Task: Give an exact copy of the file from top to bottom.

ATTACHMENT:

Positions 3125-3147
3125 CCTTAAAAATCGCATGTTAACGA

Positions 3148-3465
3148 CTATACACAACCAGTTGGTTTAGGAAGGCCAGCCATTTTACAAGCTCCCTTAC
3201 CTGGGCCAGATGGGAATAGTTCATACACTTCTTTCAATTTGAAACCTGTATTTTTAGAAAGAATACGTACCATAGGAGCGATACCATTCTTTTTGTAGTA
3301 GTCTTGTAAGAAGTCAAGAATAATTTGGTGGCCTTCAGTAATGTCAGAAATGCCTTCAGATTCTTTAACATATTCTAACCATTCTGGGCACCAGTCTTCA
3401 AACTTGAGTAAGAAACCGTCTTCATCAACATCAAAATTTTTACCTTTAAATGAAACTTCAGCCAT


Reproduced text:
Positions 3125-3147
3125 CCTTAAAAATCGCATGTTAACGA

Positions 3148-3465
3148 CTATACACAACCAGTTGGTTTAGGAAGGCCAGCCATTTTACAAGCTCCCTTAC
3201 CTGGGCCAGATGGGAATAGTTCATACACTTCTTTCAATTTGAAACCTGTATTTTTAGAAAGAATACGTACCATAGGAGCGATACCATTCTTTTTGTAGTA
3301 GTCTTGTAAGAAGTCAAGAATAATTTGGTGGCCTTCAGTAATGTCAGAAATGCCTTCAGATTCTTTAACATATTCTAACCATTCTGGGCACCAGTCTTCA
3401 AACTTGAGTAAGAAACCGTCTTCATCAACATCAAAATTTTTACCTTTAAATGAAACTTCAGCCAT